• ‘There was discontent regarding the 54% default level set for British horseracing's share of total gross profits.’
    • ‘The very high rates of interest then lead to a sharp fall in net profits, and interest payments might even exceed the entire gross profit in the case of some branches or regions.’
    • ‘This is like the gross profit figure for other companies (except that interest has already been removed since that's an operational activity for banks).’
    • ‘Companies whose deductions exceed gross income for 2001 and 2002 will be allowed to carry the deductions back and re-file taxes for past years.’
    • ‘As a result of these contributions, their 2002 adjusted gross income is $30,000.’
    • ‘Net profit is your gross profit less taxes and interest.’
    • ‘A non-resident is taxed in Spain on income arising from Spanish property at the rate of 25 per cent on gross income without any deductions for expenses or interest costs.’
    • ‘After subtracting the general operating costs and the depreciation from the gross profit, we arrive at the operating income.’
    • ‘That means your loss, combined with all other miscellaneous deductions, must exceed 2% of your adjusted gross income for it to do you any good.’
    • ‘You can't start deducting such items until they total 2% of adjusted gross income.’
    • ‘There was evidence of healthy like-for-like growth in both revenues and gross profit.’
    • ‘For self-employed applicants, the Department of Education wants to see a full declaration of total gross income.’
    • ‘Please specify whether ‘revenues’ is a reference to total income, total turnover, gross profit, net profit or some other measure of income.’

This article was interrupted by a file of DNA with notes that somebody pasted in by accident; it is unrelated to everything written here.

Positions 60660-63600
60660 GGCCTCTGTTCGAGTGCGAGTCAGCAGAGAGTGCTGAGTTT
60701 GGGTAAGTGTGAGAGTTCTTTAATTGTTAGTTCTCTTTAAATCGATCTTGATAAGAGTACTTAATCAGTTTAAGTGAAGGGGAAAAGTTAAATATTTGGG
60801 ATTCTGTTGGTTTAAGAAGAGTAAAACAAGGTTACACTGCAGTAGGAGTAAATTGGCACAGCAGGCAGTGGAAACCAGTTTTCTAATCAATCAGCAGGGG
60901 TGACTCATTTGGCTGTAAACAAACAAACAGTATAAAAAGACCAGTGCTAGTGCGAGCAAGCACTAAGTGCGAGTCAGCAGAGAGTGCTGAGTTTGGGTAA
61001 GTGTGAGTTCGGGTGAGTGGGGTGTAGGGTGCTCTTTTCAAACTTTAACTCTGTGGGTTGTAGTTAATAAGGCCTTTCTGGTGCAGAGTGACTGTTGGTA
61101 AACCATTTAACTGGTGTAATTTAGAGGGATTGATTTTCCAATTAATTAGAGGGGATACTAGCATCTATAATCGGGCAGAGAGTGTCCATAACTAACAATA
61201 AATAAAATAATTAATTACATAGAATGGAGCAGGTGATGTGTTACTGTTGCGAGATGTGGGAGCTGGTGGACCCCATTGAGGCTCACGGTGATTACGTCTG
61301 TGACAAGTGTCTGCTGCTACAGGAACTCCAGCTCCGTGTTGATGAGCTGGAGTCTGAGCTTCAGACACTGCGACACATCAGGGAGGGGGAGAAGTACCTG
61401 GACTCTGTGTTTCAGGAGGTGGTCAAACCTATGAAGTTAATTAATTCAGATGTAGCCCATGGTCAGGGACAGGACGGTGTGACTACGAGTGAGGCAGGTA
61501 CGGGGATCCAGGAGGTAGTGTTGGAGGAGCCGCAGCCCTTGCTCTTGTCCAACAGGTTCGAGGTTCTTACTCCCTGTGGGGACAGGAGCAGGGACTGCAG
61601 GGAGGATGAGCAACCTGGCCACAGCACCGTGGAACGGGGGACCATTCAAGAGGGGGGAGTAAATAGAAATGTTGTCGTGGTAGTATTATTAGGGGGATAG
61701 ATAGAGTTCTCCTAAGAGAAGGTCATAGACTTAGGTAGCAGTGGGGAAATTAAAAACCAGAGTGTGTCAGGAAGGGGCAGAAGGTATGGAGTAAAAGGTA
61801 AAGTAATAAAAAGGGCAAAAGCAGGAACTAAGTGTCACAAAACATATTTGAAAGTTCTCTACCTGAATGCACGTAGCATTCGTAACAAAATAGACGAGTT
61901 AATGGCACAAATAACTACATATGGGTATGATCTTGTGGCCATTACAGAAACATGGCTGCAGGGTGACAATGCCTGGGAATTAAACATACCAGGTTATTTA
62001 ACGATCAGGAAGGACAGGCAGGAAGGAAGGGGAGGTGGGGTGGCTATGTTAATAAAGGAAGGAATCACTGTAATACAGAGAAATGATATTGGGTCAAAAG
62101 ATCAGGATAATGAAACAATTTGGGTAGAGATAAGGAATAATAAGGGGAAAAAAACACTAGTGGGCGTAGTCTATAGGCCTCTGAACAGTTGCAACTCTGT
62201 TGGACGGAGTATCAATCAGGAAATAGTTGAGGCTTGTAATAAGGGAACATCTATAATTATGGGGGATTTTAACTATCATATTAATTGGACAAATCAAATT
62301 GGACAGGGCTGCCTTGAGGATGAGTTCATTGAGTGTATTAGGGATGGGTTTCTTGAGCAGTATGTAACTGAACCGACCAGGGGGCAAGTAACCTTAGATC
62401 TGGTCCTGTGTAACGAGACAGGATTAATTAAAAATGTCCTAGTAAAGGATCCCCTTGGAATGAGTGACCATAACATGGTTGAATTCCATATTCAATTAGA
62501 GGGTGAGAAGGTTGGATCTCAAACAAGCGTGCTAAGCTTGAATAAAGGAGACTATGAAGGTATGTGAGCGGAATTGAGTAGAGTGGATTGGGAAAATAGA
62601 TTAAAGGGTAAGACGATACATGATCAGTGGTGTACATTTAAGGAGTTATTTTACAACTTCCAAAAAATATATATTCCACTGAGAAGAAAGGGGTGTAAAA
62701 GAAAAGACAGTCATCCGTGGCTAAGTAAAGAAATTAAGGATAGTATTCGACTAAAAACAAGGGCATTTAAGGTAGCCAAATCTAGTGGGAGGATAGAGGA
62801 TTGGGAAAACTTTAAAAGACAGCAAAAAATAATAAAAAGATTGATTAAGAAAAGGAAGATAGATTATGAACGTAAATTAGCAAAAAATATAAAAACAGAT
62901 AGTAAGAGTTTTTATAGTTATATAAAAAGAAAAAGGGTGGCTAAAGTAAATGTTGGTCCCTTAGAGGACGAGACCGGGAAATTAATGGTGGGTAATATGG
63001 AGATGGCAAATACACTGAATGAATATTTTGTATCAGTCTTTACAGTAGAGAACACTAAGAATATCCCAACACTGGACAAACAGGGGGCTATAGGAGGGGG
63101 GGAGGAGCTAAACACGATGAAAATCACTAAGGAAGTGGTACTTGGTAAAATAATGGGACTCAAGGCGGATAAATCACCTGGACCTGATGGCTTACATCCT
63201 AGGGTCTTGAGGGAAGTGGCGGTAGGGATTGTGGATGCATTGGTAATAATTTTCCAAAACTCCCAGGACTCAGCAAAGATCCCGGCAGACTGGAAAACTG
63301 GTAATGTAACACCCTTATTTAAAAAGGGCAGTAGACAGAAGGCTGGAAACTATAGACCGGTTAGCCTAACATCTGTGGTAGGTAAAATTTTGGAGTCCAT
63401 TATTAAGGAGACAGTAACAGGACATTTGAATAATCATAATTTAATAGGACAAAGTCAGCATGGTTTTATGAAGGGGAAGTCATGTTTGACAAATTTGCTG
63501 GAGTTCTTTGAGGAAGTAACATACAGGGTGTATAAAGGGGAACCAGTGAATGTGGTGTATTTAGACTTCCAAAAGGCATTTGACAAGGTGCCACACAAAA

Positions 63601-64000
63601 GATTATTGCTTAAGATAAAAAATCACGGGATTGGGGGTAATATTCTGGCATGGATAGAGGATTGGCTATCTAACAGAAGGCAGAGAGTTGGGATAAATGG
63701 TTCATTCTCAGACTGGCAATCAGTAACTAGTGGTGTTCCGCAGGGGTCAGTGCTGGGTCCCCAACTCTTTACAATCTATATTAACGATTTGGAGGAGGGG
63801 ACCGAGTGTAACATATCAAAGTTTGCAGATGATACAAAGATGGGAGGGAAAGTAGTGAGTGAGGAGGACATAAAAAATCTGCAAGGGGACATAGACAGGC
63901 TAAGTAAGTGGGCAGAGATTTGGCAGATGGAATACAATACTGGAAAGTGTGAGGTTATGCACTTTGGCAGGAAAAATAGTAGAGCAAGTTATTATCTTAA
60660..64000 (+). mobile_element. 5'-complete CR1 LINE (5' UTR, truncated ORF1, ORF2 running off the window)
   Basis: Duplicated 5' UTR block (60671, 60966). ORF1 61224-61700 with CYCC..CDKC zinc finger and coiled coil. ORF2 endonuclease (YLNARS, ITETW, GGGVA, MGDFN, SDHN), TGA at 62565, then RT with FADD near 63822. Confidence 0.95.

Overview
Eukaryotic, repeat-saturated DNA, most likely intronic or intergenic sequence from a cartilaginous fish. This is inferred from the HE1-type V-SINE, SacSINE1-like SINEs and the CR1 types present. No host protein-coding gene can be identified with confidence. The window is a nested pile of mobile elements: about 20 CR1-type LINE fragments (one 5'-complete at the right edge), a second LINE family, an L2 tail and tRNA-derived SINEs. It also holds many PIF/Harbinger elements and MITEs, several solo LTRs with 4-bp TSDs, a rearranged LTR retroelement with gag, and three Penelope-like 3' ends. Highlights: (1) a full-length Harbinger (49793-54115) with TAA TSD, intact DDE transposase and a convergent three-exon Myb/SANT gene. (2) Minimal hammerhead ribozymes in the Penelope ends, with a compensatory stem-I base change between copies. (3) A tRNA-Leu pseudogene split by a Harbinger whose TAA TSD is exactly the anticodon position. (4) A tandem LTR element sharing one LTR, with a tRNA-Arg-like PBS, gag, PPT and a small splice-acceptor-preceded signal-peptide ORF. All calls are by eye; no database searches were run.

• ‘The Cabinet is most likely to stand by its commitments concerning profit tax and gross income tax.’
    • ‘Last year's gross revenues amounted to more than $7 million.’
    total, whole, entire, complete, full, overall, comprehensive, aggregate
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    1. 2.1(of weight) including all contents, fittings, wrappings, or other variable items; overall.
      ‘a projected gross takeoff weight of 500,000 pounds’
      • ‘This whole thing will be run like a classic flight test program of expanding the envelope, but we will always take off at full gross weight.’
      • ‘When the jet was stable, we began a wide, right-hand turn toward land and set up an orbit about 20 miles northeast of Oceana to adjust gross weight.’
      • ‘My body definitely wouldn't handle 7.5 Gs if I didn't adjust my gross weight before takeoff.’
      • ‘This would have permitted much more flexibility in basing since the B-52 is limited by its heavy gross weight and long takeoff ground roll.’
      • ‘Our rule of thumb is that a floor jack needs to be rated for at least three-quarters of a vehicle's gross weight.’
      • ‘An employer now requires approval from the Director of Inspection with responsibility for mines only when the gross weight of such a machine is over 32,000 kilograms.’
      • ‘To relate this to current practice a tractor and trailer combination today with a load of sugar beet or barley would have a gross weight of over 20 tonnes.’
      • ‘All-out gross weight - loaded, gas etc. - would run about 68,847 pounds.’
      • ‘Once inside the factory grounds, the lorries drive over a weighbridge where their gross weight is automatically measured.’
      • ‘A figure of a gross weight of about 30 tonnes was mentioned.’
      • ‘A no-flap approach was flown with a 220,000 lb gross weight, flying at 198 knots indicated airspeed.’
      • ‘Because our gross weight was about 40,000 pounds above max-landing gross weight, we continued, gear down, to Colorado Springs.’